Kelsey says he is happy with his career strategy to date. “I’ve seen and heard the trials and tribulations that many of my colleagues have gone through in their vocal development. And I’ve been so blessed, you know? I haven’t had a difficult time understanding ideas about singing—placement, and space, and breath support—but progression and pacing are lessons I relearn and embrace all the time. 

“Usually, you expect a Verdi baritone—if you believe that there is such a thing as a Verdi baritone—to attack all those other parts first—you know, Renato in Ballo in Maschera, and so on—and then wind up at Rigoletto. And I kind of started the other way. But it’s worked out well. If something wasn’t working the right way with that role, I definitely would have stopped and said, ‘Okay, wait a minute.’ But I haven’t had any major problems with it since the first full production I did of [Rigoletto]. You know, we have taken great care to make sure that I don’t wear myself out—that I don’t wear out the role. We make sure there’s enough space in between productions, in between performances of Rigoletto.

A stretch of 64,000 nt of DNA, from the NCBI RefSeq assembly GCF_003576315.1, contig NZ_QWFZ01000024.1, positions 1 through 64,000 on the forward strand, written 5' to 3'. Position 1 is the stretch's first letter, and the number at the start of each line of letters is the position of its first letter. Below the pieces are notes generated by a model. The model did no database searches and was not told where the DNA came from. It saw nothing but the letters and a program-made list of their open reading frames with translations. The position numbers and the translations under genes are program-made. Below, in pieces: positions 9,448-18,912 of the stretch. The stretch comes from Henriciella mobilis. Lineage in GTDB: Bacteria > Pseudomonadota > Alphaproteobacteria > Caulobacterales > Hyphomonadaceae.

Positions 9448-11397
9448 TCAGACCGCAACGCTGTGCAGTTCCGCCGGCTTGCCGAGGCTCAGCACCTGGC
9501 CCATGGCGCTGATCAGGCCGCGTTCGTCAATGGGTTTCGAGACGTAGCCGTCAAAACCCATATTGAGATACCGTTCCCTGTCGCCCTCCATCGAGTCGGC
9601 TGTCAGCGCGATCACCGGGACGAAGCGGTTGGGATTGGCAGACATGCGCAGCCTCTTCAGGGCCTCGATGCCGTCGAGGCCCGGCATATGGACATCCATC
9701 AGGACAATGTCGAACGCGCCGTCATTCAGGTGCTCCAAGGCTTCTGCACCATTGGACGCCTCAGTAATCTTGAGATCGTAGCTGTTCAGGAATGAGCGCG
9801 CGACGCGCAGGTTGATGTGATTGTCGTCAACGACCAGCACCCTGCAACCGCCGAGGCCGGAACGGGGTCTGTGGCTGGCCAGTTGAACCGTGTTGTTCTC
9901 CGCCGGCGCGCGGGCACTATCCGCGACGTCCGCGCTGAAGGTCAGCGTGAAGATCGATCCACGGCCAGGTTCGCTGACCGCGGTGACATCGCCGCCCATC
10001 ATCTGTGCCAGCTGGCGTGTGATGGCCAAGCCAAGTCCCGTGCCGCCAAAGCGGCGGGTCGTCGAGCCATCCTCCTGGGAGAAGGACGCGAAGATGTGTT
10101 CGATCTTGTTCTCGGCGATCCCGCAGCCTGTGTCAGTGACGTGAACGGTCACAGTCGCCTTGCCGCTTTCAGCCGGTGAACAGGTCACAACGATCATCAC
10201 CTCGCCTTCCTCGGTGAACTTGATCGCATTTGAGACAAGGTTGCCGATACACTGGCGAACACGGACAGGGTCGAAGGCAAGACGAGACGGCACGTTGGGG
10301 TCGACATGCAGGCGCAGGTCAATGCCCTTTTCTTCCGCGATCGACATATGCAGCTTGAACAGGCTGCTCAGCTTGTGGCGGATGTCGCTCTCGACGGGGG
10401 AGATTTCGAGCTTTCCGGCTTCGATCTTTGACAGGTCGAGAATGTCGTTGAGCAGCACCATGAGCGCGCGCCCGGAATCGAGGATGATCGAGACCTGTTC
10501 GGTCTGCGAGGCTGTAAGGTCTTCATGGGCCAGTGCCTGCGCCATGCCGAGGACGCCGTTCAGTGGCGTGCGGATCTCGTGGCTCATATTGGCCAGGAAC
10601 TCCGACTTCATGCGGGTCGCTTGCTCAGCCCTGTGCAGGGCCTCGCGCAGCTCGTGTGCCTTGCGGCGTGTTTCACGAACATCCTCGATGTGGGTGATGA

“Other Verdi pieces—Traviata, Trovatore, Aida—they aren’t an all-night challenge the way Rigoletto is. There are the other big, big Verdi parts I haven’t tried—Iago, Macbeth—but they’ll come when it is time. Maybe I will start testing the waters in five years, six years. If we find a specific kind of success with those, we can start talking about things like Boccanegra.

“But trust me. I’m in no rush.” spacer